Ever puzzled what a strongman marathon could be like? It's not fairly, and it's positive to be painful

Like most athletes, Michael Miraglia has a competition mantra: "In the future, let yourself worry." However, unlike most athletes, Michael's path is paved with pain on that freezing morning in February: a 250-pound tire change, a 300 -Pound yoke walk and a 70-pound farmer's carry for a full mile each. That's because the 29-year-old fitness trainer is running the world's first strongman marathon, a race of his own sadistic design.

During the grueling nine hours and 18 minutes at Bonneville Salt Flats, Utah, the former rugby-turned-climber grunted the elite obstacle-course racer-turned-CrossFitter, wearing a 20-pound weight vest, alternating every mile through 14 miles Running with a different strongman movement. In addition to changing tires, yoke strolls, and carrying the farmer, there were burpee long jumps, a "dummy" fire brigade stretcher, handstand stroll, 200 pound sled push, 200 pound sled drag, 200 pound sandbag stretcher, and a kettlebell - Throw and walking lunges.

Michael Miraglia does a weighted vest run and sled push Courtesy Image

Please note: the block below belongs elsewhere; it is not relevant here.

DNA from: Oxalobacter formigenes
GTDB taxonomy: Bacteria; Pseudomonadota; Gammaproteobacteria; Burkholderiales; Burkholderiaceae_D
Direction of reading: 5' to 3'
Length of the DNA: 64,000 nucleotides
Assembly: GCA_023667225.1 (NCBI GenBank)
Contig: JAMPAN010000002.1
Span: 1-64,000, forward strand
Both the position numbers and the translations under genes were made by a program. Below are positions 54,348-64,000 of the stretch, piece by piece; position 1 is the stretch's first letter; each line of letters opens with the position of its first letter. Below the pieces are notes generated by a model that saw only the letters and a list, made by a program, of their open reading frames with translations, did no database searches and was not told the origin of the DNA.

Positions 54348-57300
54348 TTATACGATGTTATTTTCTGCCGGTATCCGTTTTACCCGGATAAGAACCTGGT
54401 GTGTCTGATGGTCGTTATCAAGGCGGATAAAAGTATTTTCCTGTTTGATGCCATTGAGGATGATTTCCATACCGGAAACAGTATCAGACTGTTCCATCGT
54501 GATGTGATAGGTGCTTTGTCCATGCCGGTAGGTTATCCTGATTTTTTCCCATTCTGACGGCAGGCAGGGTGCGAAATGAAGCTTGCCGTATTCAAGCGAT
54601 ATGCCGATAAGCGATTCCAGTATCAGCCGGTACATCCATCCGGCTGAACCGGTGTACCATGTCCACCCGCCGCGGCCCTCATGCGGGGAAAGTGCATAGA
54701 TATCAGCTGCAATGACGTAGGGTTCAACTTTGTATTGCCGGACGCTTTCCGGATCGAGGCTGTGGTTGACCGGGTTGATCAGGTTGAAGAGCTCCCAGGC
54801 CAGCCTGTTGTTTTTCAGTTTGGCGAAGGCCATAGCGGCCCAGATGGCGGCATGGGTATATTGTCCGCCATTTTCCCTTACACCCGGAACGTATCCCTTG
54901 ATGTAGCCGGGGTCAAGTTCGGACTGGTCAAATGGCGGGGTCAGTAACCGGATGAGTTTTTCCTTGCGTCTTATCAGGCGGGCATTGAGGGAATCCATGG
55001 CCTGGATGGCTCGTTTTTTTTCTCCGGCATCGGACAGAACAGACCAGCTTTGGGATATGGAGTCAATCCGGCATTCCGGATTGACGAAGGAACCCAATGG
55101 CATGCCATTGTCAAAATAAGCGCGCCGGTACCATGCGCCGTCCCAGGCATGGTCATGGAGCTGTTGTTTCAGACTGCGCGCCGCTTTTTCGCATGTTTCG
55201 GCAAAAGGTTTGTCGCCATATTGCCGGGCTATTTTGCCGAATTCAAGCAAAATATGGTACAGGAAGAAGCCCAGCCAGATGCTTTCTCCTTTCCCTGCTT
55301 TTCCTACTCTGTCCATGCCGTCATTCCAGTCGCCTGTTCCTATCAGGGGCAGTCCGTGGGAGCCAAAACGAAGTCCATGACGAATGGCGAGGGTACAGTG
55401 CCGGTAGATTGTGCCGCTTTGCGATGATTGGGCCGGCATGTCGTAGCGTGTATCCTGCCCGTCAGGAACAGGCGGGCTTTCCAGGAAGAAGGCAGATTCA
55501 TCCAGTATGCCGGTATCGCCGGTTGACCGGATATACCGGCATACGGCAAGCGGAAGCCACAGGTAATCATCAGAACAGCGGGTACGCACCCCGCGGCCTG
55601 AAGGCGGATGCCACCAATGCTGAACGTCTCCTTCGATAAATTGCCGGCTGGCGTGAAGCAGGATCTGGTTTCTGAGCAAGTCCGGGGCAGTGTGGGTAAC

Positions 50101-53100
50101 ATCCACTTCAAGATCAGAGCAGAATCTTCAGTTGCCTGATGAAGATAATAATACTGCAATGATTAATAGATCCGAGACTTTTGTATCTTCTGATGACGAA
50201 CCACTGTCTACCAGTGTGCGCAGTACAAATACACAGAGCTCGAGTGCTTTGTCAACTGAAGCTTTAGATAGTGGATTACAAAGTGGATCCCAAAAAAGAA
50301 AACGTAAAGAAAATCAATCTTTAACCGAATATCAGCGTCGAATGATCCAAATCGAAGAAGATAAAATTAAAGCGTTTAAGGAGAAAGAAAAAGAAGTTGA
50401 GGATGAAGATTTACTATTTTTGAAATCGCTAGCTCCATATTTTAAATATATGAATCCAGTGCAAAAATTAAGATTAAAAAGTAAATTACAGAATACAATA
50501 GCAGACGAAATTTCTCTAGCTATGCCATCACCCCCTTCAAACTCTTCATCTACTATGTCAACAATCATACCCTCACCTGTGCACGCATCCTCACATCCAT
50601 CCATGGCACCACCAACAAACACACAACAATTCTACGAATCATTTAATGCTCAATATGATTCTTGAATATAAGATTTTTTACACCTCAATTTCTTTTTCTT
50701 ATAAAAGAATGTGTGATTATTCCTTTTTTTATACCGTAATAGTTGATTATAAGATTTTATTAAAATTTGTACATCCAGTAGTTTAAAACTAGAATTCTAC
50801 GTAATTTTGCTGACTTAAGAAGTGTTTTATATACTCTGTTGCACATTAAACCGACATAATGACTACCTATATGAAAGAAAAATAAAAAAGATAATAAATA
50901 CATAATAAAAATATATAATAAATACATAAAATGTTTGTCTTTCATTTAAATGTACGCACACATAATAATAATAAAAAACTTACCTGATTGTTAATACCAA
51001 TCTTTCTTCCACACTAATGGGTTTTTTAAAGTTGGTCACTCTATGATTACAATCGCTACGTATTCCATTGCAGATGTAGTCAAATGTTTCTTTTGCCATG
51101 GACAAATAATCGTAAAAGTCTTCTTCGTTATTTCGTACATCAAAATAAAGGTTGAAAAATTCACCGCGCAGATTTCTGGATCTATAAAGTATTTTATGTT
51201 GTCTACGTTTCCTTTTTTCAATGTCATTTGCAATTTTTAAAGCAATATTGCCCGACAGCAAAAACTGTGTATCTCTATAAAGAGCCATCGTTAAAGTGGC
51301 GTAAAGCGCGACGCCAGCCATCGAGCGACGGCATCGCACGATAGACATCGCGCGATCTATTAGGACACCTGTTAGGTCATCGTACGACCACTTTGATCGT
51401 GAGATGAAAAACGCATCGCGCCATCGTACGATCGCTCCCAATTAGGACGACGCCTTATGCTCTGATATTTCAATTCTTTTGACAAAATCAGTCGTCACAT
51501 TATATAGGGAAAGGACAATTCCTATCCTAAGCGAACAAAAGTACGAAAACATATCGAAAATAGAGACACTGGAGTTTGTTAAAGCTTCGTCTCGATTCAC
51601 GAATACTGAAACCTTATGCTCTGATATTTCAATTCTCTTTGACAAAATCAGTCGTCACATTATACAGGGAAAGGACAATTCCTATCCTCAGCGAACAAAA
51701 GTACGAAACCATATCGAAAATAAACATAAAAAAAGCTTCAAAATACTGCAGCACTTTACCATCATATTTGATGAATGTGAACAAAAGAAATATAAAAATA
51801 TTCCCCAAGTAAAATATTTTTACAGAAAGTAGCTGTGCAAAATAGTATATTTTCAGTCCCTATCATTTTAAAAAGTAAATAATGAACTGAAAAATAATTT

And while the endeavor would result in almost every muscle being overused, it would also present a tremendous mental challenge. If the landscape was endless miles of frozen salt with no screaming onlookers, and the reward for freeing a muscle group from its flood of lactic acid was the chance to pound on another set, how did he find the mental rigor to endure?

It was pitch black and well below freezing at 6:00 a.m. when Miraglia stood at the start line and watched his breath hang in the air. Next to him were his girlfriend, his father and a camera team from his sponsor, the clothing company Ten Thousand. Moving back and forth between three eight hundred yards markings, Miraglia ticked off every mile, living mostly on warm chicken broth and 80-cent packets of ramen to get electrolytes and loads of banana bread to keep glycogen stores up fill it up (and “because I like a lot of bananas,” admits Miraglia.

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